When Google went public on Thursday, it immediately became one of the most highly valued companies in the world. Sergey Brin and Larry Page, its co-founders, are now billionaires (at least on paper). And the company raised an immense pile of cash that will stand it in very good stead as it faces an increasingly competitive future. You might think, then, that Google's initial public offering was a success. But that is far from the message from Wall Street and much of the financial press. They prefer words such as “debacle” and “amateur hour” to describe Google's performance. On this view, Google looks like a runner staggering across the finish line, out of breath and gasping for water.
The obvious reason for describing Google this way is that the company had to cut the price of its share offer and reduce the number of shares that would be sold. Wall Street has interpreted this as evidence that Google's decision to circumvent the traditional IPO process - going directly to investors with a “Dutch auction” instead of allowing an investment bank to underwrite its shares - was a terrible mistake. Had the company just given itself over to the Street's warm embrace, everything would have turned out fine.
This is undoubtedly a comforting story for investment bankers to tell themselves as they cling to their lucrative sinecures. But it is, to put it politely, bunk. In the first place, Google's valuation is, by any standard, a quite healthy one. When the company first announced it was planning to go public, most estimated that the company would end up with a market cap of $15bn to $25bn. When trading started on Thursday, it was worth $27bn. The company did have to mark down its price from the initial range it had suggested back in April, but that was almost entirely the result of the recent minor meltdown in technology shares.
If Google's unorthodox method of going public has had any impact on the company's stock price, it is only because it forced Wall Street into a concerted whispering campaign designed to sabotage the IPO. It is hardly a coincidence that after Google directly challenged Wall Street's stranglehold on the capital-raising process, it suddenly went from being among the most-loved companies in America to among the most criticised. Much of the bad-mouthing we heard before the IPO came from money managers looking to talk down the company's price so that they could get a better bargain. One of the more laughable aspects of the whole Google circus has been false sanctimony about “valuation” from money managers who happily bought Cisco when its market capitalisation was $400bn and from Wall Street investment banks that bid internet stocks up to billion-dollar market caps. We can be forgiven for thinking that something other than devotion to the principles of Warren Buffett is at work.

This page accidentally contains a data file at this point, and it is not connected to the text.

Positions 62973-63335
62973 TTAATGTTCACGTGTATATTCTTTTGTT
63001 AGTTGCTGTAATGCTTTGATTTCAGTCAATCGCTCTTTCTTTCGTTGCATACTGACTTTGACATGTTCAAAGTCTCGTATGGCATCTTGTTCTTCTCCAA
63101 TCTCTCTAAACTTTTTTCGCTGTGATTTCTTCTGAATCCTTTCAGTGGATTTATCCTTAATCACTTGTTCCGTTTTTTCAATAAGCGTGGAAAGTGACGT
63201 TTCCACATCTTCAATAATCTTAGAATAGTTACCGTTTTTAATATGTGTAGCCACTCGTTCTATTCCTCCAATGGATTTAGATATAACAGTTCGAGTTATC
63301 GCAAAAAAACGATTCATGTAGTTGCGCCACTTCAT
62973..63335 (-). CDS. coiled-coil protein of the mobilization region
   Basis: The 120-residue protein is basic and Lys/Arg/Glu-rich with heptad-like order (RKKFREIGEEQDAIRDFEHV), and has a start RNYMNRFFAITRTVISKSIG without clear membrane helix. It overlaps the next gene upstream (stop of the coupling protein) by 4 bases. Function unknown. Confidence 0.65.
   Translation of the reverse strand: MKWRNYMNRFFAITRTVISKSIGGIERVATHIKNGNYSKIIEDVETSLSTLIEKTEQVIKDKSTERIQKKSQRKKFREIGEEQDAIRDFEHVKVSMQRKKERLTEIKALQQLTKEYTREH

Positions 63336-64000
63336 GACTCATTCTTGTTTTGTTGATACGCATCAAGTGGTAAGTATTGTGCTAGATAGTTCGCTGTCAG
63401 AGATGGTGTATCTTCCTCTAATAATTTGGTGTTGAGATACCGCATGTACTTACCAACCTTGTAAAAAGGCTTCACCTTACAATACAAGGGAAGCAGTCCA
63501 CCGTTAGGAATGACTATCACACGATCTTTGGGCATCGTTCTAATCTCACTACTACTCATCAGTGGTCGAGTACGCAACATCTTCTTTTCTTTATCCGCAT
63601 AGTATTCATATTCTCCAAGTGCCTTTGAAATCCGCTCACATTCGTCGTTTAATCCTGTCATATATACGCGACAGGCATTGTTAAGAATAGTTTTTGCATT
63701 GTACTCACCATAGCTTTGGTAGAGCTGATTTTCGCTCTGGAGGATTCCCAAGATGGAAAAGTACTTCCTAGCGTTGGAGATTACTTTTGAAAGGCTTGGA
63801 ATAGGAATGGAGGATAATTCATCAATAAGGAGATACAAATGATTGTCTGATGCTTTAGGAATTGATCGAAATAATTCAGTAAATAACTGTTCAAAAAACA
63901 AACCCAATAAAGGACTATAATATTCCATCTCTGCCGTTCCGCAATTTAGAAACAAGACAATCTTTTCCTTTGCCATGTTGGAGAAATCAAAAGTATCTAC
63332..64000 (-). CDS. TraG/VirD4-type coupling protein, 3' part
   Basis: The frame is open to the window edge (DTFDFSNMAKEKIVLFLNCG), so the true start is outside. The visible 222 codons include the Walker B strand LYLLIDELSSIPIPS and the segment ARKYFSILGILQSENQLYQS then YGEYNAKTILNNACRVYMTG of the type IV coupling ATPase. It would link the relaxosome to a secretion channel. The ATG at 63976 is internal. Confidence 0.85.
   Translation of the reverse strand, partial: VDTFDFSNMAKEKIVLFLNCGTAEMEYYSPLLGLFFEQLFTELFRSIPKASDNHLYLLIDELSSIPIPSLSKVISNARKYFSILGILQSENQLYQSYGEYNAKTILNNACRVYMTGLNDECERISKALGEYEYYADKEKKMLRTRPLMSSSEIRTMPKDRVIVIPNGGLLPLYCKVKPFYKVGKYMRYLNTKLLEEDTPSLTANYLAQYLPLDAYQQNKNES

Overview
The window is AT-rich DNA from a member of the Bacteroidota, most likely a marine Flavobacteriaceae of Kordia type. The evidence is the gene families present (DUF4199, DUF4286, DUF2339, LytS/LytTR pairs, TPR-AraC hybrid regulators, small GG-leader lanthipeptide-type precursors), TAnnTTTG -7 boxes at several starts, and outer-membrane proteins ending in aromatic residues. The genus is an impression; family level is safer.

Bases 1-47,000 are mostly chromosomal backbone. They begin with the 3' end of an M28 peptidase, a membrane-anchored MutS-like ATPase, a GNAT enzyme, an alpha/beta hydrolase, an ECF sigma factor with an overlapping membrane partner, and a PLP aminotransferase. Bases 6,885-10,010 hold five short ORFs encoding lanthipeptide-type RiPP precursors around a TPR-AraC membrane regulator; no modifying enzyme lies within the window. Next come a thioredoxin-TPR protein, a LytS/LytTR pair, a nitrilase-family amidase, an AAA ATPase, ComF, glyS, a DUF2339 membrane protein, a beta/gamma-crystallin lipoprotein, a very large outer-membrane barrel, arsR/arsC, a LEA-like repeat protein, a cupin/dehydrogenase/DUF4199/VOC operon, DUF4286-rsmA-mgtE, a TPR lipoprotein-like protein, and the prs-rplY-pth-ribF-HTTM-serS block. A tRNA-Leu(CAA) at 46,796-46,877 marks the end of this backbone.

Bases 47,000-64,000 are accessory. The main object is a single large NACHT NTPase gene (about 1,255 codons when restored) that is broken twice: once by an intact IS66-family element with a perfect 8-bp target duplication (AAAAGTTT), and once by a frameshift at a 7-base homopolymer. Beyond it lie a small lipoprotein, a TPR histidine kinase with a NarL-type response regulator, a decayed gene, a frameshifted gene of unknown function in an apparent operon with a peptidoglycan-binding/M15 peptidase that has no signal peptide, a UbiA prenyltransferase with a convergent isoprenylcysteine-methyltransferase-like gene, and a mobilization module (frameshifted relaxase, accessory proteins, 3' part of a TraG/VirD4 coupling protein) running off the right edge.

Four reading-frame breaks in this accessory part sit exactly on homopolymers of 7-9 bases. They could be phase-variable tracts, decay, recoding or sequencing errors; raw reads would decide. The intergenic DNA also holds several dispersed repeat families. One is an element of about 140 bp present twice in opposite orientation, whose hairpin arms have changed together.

As self-serving as most of these attacks on Google have been, even more dismaying have been the criticisms levied against the Dutch-auction method. Because a Dutch auction in effect allows investors to set the IPO price collectively it makes it unlikely that a company's stock price will soar soon after it goes public. This is an entirely good thing, since the higher the price at which a company goes public, the more money it will raise. But in the looking-glass world in which Google has found itself, the absence of that big first-day “pop” has been labelled a problem, proof that the company is “greedy” and that the whole IPO has been just a greed-fest.
This is a sign of how much of our thinking about markets is deeply confused. The stock market is, at least in part, a mechanism for allocating capital (and during an IPO, that is exactly what it is). The better it does that job, the better the economy as a whole will be. What that entails is getting prices roughly right. A big first-day pop is a sign that the opening price was wrong, not a sign that it was right. As for Google's supposed greediness, it is doing precisely what it is supposed to be doing: maximising the value it gets for selling off part of the company. Because it used the Dutch auction, it knows it is getting what people were really willing to pay, instead of what a coterie of investment bankers thought their friends and cronies should have to pay.
Google's IPO was hardly perfect. But it looks positively brilliant compared with the way Wall Street takes companies public. That route is rife with conflicts of interest and gives investment banks a clear incentive to hold down the opening price - essentially taking money from a company and distributing it to the investment bank's clients and customers.
Wall Street can spin this however it wants. But Google went public without underwriting from a major investment bank, without handing out favours to well-connected executives and without dictating a price in the manner of Soviet central planners. Because it did, it now has hundreds of millions of dollars that it would not otherwise have had. By any standard, this was one IPO that worked.
The writer is a columnist for the New Yorker and author of The Wisdom of Crowds (Doubleday)
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